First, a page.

There is a great emphasis placed on a healthy lifestyle in these guidelines, based on the paradigm that small shifts in the risk of disease across a whole population leads to greater reductions of diseaseburden, rather than a large shift in high risk individuals only. To this end, there is an aim to reduce childhood obesity, to tax foods which are rich in sugar, fats and alcohol (such legislation already exists in some EU countries), to encourage physical activity from kindergarten (physical inactivity affects more than half the world‘s population), to reduce smoking, with the aim of making Europe smoke-free by 2030, to reduce alcohol consumption and to reduce air and water pollution, all of which are recognised to increase cardiovascular disease.
The key professional to provide long-term all follow-up for CVD prevention is the primary care physician. In most countries GPs provide more than 90% of consultations, as well as prescribe publichealth medicine. The dif#cult step is gaining patient engagement with lifestyle change and concordance with medication.
The successful implementation of these guidelines relies greatly on GPs providing risk factor evaluation, intervention and patient education. We know from EUROASPIRE III (primary prevention arm) that many high risk patients (e.g., hypertensives, diabetics, patients on statins) continue to smoke, are obese and failed to adhere to treatments, meaning they did not achieve the respective targets. There needs to be greater involvement of the patient and their caregivers with appropriate treatment and behavioural plus lifestyle education. As an example, it is well recognised that coronary rehabilitation programmes reduce hospital admissions, increase health-related quality of life and reduce mortality.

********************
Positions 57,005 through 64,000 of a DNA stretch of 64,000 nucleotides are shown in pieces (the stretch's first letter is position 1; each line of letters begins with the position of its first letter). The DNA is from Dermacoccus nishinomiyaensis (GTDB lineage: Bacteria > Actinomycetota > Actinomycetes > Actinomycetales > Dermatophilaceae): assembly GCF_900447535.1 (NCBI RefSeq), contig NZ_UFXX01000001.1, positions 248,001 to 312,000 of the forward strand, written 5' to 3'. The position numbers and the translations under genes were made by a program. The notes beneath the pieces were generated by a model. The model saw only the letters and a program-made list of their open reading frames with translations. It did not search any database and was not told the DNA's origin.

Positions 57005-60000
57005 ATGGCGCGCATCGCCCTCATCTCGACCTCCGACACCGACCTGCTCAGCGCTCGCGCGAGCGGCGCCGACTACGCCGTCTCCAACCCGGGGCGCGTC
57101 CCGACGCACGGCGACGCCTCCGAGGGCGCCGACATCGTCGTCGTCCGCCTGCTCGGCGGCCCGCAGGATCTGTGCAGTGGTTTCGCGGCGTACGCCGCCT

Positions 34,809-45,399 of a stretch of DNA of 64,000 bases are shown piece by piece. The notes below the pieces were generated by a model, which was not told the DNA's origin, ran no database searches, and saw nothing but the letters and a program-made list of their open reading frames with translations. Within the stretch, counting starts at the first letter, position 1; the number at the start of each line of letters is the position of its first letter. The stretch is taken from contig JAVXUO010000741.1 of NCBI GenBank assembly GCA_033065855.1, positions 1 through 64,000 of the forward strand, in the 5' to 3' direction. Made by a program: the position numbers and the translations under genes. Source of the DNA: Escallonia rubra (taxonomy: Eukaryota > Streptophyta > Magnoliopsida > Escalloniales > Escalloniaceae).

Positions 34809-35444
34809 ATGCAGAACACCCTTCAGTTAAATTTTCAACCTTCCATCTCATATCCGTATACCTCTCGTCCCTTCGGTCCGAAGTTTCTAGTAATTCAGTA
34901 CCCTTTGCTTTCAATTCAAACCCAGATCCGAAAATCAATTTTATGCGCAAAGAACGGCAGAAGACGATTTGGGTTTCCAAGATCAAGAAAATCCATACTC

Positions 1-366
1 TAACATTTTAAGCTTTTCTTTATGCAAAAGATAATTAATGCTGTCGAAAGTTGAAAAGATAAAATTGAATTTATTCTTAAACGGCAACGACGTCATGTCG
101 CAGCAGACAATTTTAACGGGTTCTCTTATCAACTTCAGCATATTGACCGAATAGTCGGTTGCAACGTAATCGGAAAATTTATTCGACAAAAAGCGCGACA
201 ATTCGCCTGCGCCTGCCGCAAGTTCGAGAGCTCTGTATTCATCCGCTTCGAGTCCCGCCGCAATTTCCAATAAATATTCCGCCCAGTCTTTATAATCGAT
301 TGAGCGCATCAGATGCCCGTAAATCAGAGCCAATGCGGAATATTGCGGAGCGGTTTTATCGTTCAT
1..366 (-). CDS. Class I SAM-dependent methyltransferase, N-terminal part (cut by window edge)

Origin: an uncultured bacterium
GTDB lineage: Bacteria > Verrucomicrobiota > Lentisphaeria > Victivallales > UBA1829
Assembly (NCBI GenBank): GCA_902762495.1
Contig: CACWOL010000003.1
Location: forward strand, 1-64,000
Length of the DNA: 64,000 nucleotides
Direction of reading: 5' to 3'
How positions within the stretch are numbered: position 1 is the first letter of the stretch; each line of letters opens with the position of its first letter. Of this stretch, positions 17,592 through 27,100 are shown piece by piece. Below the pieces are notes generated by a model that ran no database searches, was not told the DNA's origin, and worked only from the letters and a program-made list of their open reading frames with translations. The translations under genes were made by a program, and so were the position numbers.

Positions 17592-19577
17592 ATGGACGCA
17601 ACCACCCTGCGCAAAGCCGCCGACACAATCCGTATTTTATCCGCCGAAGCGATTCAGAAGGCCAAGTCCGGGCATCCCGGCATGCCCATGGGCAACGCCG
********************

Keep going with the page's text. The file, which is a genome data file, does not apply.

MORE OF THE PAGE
At both national and European level legislation should be developed regarding nutrition, smoke-free policies and environments, restrictions on marketing of unhealthy foods, promoting physical activity and reducing air and water pollution.
The emphasis needs to be decisively placed at the primary care level underpinned by powerful public-health legislation where the evidence is incontrovertible.
Scroll down for the correct answer:
Question 1) Smoking is the most effective strategy for cardiovascular disease prevention. But the risks facing a lifetime smoker are:
- B) A 50% probability of dying from smoking, losing an average of 10 years of life
Question 2) The use of coronary-artery calcium assessment for cardiovascular disease prediction is not recommended as it:
- A) It has poor predictive values
- B) It increases radiation
- E) It is particularly unreliable in women